The Internet and the Cultural Industries
The Internet has been a disruptive technology for the arts and media, reshaping industries while introducing new ways to organize production and distribution. The Internet’s influence in the cultural industries depends, first, on the extent to which digital substitutes for analog experience are likely to satisfy consumers. Second, on the extent to which producers must maintain competitive profits. And, third, on the ability of incumbent firms to exploit changes inherent in digital production and distribution.
The Internet has not challenged the basic business models of traditional theaters, ballet companies and orchestras, because such organizations provide a service that requires physical presence in an actual audience. Institutions that exhibit visual arts have also been affected only marginally, although virtual museums may develop a more substantial presence. However, the Internet has had a deeper impact on those cultural industries where the core product —a movie, news story or musical track— can be downloaded and enjoyed in private. This happened quickly with photographs and text and, as transmission speed expanded, music and film. And as it occurred, dominant business models fell in a process of “creative destruction”, destructive because of its harsh impact on existing firms, but creative because of the economic vitality it unleashed.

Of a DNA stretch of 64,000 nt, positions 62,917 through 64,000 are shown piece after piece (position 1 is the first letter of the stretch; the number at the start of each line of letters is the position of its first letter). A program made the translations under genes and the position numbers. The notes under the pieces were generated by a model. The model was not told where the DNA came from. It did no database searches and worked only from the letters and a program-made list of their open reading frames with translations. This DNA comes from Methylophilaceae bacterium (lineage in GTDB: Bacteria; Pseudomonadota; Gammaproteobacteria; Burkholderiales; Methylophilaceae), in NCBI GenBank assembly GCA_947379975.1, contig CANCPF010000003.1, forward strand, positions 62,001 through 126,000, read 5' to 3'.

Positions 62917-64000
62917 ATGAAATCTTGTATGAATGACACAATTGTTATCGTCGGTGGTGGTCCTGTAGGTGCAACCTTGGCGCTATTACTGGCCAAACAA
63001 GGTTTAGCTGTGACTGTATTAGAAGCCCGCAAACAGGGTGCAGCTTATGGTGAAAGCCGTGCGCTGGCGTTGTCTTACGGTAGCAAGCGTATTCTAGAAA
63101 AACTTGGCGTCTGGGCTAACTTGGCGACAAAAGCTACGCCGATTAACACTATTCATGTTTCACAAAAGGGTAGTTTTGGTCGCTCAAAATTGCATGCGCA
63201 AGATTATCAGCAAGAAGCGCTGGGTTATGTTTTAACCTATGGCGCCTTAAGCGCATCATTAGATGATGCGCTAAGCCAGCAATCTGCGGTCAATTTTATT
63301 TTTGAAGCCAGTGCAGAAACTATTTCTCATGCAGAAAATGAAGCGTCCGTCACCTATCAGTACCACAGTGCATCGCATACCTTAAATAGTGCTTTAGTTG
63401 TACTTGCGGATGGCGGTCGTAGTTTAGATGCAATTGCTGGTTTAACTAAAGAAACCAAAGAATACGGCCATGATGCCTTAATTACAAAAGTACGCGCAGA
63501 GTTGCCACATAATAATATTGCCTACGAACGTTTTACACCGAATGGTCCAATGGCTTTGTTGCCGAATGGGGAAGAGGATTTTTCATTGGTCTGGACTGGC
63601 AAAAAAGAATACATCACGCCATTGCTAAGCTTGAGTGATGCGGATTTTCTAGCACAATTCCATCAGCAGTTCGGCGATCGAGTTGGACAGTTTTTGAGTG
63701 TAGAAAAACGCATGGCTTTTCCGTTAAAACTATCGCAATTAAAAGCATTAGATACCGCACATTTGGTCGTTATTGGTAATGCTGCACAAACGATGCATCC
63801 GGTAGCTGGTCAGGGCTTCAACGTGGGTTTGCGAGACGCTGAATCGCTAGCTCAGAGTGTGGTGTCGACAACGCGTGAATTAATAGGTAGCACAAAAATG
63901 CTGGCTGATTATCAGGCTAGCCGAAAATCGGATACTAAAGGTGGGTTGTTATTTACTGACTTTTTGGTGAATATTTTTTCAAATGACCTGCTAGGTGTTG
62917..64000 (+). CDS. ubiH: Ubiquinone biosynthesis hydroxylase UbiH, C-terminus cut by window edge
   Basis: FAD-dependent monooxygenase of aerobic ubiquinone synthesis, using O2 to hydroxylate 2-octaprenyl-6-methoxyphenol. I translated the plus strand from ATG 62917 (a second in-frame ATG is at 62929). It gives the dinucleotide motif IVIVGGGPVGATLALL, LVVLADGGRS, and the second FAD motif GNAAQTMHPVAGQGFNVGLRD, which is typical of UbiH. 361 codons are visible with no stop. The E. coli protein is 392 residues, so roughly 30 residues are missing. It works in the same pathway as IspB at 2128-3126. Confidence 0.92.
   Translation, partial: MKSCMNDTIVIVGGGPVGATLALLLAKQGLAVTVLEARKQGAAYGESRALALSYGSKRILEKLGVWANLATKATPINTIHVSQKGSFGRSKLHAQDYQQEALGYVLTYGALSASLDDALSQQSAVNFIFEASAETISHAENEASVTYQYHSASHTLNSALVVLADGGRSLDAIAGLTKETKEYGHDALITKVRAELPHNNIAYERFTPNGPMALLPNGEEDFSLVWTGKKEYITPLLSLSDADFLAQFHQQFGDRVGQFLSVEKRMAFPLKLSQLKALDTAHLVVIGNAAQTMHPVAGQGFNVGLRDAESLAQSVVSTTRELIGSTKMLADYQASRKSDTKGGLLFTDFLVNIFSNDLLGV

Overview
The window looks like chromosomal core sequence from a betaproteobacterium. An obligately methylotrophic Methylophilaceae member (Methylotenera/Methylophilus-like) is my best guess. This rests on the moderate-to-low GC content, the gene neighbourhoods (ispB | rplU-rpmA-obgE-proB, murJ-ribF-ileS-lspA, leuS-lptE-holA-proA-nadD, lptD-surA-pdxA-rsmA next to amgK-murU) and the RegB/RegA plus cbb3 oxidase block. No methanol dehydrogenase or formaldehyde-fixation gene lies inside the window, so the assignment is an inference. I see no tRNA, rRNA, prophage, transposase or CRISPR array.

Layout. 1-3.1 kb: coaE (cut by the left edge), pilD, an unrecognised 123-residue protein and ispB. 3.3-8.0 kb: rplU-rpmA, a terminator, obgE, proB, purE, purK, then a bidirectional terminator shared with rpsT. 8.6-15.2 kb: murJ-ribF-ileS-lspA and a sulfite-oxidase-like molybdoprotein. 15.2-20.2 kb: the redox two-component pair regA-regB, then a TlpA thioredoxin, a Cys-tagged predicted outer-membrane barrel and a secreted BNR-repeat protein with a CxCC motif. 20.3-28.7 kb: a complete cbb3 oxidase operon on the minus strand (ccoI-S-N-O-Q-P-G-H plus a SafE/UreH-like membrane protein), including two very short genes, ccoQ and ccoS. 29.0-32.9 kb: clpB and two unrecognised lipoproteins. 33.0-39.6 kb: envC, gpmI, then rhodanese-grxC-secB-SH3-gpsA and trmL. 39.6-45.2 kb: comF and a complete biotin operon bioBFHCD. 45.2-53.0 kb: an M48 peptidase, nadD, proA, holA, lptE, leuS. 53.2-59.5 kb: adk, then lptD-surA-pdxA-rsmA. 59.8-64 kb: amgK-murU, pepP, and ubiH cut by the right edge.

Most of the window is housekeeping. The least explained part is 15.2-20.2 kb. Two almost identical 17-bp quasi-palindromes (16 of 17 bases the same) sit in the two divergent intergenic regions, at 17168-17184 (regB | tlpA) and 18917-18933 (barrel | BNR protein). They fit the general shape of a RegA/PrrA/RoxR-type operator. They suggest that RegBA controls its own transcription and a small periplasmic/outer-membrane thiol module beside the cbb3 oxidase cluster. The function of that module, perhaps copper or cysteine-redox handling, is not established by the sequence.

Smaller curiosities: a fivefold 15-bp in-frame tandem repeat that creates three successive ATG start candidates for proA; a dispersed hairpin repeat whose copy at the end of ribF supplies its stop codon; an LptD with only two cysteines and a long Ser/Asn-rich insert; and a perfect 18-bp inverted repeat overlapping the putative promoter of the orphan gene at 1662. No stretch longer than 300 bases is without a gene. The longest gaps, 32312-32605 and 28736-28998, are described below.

If we look at statistics on the creative industries in the U.S. we see that not all industries have suffered marked declines and some that have were doing badly before Internet’s arrival. Therefore, we must question the widely held belief that the Internet has marched through the creative industries laying waste on all side on two counts. The creative system as a whole might flourish, even as historically dominant firms and business models face grave challenges.
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Yet, each industry —film, media or music— is somewhat different. The film industry, with its project-based production regime, its efficacy in reaching agreements with online distributors and a product that retains strong social externalities as long as people value the theater experience, has survived the Internet’s arrival with relatively little damage. Although film distribution will change, the position of filmmakers appears relatively stable.